Conservatives' Opposition to Yet-Unnamed SCOTUS Nominee Shows the Right's Siege Mentality

tags: racism, Supreme Court, Joe Biden

Thomas Zimmer is a visiting professor at Georgetown University, focused on the history of democracy and its discontents in the United States, and a Guardian US contributing opinion writer

When Joe Biden publicly pledged to nominate a Black woman to the US supreme court, conservative politicians, activists, and intellectuals certainly didn’t try to hide their disdain. The announcement was “offensive,” Texas Senator Ted Cruz argued, proof that the President didn’t care about 94% of Americans (everyone who is not a Black woman); and even though it’s unclear who the candidate will be, Mississippi Senator Roger Wicker already knows he won’t support this affirmative action “beneficiary.” Tucker Carlson railed against Biden’s “casual racism,” and the conservative legal establishment also vowed to fight against this “lesser Black woman,” as Ilya Shapiro, the vice president of the Cato Institute, put it. Legal scholar Jonathan Turley, finally, bemoaned “exclusionary criteria of race and sex” – which apparently is a problem only if and when they result in the selection of someone who is *not* a white man. Let’s remember: 115 people have been appointed to the court in its 232-year existence – seven have not been white men. Seven.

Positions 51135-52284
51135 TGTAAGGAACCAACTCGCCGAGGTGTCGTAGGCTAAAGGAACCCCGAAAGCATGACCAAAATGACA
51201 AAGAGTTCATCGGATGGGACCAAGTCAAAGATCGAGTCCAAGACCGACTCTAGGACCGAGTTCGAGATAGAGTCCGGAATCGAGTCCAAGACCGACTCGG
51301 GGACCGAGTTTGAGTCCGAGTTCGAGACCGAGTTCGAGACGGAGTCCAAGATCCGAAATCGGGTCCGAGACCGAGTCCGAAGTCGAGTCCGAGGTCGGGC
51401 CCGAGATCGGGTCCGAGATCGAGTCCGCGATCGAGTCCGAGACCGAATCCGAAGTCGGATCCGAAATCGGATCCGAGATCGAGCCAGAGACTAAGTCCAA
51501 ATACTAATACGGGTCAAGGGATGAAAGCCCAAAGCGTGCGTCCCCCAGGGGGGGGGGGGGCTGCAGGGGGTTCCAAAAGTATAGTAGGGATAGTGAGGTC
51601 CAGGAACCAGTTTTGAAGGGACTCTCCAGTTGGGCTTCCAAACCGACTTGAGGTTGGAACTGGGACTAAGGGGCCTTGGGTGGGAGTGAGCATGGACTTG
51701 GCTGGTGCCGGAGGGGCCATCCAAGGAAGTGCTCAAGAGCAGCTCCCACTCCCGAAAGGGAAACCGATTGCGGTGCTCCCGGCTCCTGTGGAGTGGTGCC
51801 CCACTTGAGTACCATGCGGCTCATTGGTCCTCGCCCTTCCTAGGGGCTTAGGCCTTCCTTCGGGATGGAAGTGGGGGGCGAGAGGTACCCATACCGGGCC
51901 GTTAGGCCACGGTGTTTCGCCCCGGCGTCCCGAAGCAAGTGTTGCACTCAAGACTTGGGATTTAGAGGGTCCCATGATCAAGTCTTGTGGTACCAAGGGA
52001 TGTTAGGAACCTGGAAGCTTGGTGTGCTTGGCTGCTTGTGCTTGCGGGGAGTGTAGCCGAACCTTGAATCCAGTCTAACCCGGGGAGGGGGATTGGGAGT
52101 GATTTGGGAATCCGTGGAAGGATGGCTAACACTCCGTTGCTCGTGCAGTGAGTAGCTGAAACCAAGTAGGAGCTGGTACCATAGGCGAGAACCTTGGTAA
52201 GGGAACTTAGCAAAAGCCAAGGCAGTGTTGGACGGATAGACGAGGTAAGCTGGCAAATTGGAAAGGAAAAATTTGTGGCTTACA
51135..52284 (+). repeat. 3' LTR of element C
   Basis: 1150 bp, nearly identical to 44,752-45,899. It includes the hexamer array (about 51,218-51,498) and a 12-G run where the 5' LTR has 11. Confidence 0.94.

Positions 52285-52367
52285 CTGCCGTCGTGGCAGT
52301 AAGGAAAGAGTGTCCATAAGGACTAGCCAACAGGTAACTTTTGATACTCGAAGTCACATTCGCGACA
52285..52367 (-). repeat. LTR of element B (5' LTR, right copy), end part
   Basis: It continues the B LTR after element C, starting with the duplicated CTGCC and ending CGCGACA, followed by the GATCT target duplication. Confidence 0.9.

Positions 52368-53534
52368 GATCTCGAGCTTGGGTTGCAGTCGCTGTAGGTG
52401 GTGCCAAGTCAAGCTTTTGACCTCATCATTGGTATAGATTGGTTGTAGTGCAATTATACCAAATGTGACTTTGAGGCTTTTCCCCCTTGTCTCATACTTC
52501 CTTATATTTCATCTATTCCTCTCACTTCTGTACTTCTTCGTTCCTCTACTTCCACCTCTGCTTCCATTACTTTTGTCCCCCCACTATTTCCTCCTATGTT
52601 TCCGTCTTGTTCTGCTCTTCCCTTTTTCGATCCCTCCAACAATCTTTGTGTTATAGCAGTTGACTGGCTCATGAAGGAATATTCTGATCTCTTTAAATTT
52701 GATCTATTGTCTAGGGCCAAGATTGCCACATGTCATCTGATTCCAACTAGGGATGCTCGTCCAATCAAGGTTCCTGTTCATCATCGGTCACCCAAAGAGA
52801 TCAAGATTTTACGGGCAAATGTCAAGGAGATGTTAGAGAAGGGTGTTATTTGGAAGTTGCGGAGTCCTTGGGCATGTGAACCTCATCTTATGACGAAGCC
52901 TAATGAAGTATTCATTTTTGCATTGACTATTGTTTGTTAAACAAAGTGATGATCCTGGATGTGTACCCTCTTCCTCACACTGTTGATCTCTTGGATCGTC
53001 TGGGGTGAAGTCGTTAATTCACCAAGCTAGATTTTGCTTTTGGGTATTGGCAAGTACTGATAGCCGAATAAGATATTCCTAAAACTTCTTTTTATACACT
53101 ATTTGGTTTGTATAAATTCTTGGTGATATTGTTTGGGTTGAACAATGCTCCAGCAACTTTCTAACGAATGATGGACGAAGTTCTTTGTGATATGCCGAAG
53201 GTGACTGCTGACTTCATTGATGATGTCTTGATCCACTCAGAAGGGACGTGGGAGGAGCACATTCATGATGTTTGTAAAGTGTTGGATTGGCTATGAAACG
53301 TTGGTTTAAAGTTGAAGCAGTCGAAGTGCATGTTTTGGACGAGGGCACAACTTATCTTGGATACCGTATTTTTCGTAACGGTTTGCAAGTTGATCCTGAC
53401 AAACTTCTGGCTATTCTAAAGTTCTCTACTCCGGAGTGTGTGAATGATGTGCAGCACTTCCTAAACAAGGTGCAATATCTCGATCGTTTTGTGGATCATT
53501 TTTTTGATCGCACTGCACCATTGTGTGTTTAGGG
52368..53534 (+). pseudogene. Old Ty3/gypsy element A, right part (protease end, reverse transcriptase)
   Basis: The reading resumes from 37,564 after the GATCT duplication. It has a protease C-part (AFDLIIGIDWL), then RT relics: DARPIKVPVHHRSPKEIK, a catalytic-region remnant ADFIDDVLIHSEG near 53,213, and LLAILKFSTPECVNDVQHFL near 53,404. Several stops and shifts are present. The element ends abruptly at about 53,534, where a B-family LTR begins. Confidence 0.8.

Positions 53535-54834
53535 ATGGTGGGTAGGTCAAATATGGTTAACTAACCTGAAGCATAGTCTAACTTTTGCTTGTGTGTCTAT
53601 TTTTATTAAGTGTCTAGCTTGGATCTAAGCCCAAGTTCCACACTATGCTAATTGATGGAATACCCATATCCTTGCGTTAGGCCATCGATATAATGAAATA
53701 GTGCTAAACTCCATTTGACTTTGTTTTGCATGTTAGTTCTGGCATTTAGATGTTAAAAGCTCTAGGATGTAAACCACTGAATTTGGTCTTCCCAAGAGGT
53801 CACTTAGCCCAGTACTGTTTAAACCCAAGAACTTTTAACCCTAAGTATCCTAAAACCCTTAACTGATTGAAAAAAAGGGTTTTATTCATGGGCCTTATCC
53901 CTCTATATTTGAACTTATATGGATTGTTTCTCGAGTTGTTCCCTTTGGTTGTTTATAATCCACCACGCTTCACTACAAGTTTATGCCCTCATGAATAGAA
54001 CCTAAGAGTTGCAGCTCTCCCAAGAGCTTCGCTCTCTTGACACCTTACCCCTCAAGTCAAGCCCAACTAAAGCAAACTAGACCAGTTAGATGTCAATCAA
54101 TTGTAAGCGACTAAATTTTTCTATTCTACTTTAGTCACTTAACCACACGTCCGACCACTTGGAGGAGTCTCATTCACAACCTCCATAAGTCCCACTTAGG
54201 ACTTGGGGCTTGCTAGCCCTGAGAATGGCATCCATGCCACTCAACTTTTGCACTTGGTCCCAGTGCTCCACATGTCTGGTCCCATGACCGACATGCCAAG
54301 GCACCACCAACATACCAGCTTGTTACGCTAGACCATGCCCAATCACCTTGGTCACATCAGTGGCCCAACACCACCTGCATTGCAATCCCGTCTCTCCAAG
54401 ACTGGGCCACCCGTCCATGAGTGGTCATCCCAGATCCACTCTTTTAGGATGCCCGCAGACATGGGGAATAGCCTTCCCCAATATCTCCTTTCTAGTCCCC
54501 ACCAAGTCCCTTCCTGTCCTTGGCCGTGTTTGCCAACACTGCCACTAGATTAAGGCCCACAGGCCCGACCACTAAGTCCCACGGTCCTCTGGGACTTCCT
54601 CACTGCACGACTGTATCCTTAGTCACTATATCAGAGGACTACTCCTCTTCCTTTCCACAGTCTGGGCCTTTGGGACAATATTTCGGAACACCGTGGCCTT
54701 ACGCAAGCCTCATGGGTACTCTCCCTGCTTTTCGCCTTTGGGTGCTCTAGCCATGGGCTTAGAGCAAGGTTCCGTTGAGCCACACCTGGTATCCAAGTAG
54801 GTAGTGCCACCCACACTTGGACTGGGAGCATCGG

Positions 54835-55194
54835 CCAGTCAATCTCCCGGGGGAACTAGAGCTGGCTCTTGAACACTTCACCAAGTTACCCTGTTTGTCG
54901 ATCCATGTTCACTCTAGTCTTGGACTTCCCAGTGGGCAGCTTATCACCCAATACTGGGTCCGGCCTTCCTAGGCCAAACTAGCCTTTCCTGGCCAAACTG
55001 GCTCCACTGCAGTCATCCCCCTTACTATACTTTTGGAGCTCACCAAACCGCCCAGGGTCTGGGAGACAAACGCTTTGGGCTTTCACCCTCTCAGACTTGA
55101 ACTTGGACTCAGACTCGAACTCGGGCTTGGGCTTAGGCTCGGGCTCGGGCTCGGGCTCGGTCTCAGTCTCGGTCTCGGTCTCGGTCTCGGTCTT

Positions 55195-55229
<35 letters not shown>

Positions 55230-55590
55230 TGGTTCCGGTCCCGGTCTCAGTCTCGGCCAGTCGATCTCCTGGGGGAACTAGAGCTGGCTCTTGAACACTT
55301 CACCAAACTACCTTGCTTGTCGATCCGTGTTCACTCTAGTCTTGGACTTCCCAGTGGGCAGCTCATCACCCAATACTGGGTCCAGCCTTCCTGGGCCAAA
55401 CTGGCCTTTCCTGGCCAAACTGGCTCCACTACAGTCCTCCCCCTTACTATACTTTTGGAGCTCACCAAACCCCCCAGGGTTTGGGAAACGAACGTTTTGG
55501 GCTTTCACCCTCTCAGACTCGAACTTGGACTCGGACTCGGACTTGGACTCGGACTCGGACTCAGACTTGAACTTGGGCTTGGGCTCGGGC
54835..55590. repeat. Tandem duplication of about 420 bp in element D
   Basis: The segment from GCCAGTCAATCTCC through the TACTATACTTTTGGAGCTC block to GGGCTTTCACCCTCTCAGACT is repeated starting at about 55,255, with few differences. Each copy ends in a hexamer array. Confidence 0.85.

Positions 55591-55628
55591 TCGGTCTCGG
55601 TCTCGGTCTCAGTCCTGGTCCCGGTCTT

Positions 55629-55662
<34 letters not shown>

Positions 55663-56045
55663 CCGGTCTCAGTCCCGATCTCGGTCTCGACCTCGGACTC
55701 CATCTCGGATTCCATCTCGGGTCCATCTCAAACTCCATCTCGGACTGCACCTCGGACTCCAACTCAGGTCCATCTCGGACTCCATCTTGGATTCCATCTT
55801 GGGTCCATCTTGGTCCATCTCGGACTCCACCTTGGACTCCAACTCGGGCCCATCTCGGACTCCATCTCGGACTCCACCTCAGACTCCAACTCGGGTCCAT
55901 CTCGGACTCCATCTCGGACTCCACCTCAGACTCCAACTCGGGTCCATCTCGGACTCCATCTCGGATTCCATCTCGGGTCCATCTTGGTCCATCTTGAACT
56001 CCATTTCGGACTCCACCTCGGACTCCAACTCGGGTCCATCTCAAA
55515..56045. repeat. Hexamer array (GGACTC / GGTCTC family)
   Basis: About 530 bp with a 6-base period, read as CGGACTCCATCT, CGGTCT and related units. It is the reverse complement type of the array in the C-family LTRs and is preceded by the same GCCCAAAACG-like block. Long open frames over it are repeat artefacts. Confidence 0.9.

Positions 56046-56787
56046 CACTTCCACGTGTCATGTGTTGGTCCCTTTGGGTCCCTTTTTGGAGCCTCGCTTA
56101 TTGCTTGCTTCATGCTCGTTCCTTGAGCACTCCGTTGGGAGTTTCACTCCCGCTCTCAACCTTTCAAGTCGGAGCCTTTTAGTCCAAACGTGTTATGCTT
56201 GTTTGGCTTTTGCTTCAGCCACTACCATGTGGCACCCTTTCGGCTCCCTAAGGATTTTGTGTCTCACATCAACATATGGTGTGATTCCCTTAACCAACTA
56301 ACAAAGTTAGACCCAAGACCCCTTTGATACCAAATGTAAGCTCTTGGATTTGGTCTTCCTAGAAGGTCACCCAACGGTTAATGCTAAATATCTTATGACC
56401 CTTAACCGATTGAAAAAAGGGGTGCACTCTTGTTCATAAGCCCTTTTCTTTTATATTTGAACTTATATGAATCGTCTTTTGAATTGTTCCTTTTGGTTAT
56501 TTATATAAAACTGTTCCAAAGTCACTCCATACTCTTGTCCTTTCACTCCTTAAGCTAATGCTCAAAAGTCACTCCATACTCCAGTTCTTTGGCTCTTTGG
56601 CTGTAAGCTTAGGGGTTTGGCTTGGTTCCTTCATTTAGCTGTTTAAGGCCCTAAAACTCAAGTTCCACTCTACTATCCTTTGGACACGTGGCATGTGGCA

This rather alarmed response tells us a lot about how the right views the political conflict, precisely because it is seemingly at odds with the fact that the conservative majority on the court is not in jeopardy. Any assessment of these reactions must start by recognizing their racist and sexist nature. They are revealing precisely because they were so reflexive, so visceral. Misogynoir – anti-Black misogyny - forms the basis of this conservative scorn.

But there is something else on display here too. A Black woman replacing Justice Breyer won’t change the court’s arithmetic. And yet, conservatives still feel threatened by Biden’s announcement because they understand it symbolizes the recognition that having white men dominate the powerful institutions of American life is a problem – and that rectifying this imbalance is an urgent task. They reject the notion that the country’s institutions should reflect the composition of the people; they know representation matters, and that a Black woman ascending to a position like this is also an acknowledgment of past injustice.

Conservatives see Biden’s announcement as an indication of how powerful the forces of liberalism, “wokeism,” and multiculturalism – those radically “Un-American” ideas that are threatening “real” (read: white Christian patriarchal) America – have already become. In this way, Biden’s pledge is perceived as yet more evidence that the Right is on the retreat. It is impossible to understand conservative politics in general without grappling with this pervasive siege mentality.

Read entire article at The Guardian

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